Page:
As you think about the changes you want to implement in your classroom, school, district, or organization take the time to conduct a SWOT analysis (see matrix below). This simple, yet effective process can help to identify potential pitfalls while building greater support for the effort. 

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Cited sources

Armstrong, G., & Kotler, P. (2015). Marketing: An introduction (12th
     ed.). Boston, MA: Pearson.

Sunday, September 10, 2017

Learning from Airbnb To Create an Amazing Learner Experience

Over the past few years we have seen disruptive innovation take hold.  The entrepreneurial spirit, aided by advances in technology, has propelled the creation of new businesses that consumers are flocking to.  One of those businesses is Airbnb. I don’t want to assume that everyone knows what this company is all about so here is a summary from Wikipedia.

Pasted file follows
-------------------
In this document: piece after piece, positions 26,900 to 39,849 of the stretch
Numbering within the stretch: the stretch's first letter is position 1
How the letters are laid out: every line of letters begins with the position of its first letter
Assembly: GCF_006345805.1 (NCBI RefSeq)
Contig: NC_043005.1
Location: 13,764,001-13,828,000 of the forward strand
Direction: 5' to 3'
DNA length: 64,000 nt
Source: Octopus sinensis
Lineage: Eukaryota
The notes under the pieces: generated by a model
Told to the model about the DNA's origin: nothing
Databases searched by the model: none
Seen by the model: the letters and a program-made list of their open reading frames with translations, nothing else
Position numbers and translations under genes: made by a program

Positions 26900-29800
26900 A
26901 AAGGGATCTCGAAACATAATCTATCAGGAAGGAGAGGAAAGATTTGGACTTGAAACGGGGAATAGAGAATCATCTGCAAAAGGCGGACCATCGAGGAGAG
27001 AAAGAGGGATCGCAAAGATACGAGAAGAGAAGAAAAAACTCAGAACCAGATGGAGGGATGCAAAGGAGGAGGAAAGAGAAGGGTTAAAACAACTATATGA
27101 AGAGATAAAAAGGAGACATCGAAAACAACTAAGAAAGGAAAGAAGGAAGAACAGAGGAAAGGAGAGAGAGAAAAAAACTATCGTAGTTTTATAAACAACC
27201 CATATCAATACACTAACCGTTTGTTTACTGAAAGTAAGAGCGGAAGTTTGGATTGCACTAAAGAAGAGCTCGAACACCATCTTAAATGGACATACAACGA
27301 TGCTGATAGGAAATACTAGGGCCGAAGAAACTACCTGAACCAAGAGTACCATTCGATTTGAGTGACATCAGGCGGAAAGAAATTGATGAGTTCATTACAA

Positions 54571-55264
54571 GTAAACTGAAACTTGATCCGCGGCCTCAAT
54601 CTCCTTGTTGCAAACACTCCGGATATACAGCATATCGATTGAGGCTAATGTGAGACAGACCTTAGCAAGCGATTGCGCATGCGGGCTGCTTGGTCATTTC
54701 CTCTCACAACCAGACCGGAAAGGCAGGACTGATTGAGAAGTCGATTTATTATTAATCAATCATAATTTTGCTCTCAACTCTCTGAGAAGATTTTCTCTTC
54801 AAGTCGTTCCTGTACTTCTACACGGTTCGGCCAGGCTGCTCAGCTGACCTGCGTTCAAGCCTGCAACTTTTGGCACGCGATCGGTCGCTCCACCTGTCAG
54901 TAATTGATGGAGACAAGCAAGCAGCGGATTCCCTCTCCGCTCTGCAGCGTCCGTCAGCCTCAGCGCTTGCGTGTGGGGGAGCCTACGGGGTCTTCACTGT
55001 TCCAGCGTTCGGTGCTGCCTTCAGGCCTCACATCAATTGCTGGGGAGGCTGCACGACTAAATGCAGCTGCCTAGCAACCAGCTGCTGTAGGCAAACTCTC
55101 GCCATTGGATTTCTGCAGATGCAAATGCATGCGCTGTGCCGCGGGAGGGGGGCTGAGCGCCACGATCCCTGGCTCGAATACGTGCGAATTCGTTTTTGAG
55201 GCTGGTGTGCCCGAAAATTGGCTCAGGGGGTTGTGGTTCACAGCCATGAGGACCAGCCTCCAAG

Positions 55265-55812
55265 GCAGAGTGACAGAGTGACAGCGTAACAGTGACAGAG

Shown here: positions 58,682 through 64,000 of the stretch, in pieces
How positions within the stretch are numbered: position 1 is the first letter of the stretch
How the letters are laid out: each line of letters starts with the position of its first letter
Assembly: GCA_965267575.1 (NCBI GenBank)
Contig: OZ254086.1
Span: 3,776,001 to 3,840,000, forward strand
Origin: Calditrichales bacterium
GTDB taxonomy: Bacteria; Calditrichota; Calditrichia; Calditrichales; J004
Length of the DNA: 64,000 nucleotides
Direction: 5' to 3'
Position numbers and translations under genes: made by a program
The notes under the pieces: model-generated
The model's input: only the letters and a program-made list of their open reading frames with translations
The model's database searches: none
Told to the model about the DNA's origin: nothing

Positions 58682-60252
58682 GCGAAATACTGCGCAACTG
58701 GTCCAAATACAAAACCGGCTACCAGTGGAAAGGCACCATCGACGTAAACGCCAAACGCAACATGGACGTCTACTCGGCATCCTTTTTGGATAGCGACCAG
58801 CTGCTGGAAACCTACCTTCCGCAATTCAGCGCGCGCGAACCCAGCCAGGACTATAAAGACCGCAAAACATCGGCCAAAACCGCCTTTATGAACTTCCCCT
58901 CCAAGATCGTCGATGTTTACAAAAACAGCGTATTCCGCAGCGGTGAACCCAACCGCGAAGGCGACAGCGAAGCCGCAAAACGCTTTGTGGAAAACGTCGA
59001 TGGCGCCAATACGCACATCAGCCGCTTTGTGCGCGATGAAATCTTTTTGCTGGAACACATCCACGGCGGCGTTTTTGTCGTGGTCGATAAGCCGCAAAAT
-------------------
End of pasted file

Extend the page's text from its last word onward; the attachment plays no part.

Airbnb is an online marketplace and hospitality service, enabling people to lease or rent short-term lodging including vacation rentals, apartment rentals, home stays, hostel beds, or hotel rooms.  The company does not own any lodging; it is merely a broker and receives percentage service fees (commissions) from both guests and hosts in conjunction with every booking.  It has over 3,000,000 lodging listings in 65,000 cities and 191 countries, and the host sets the cost of lodging.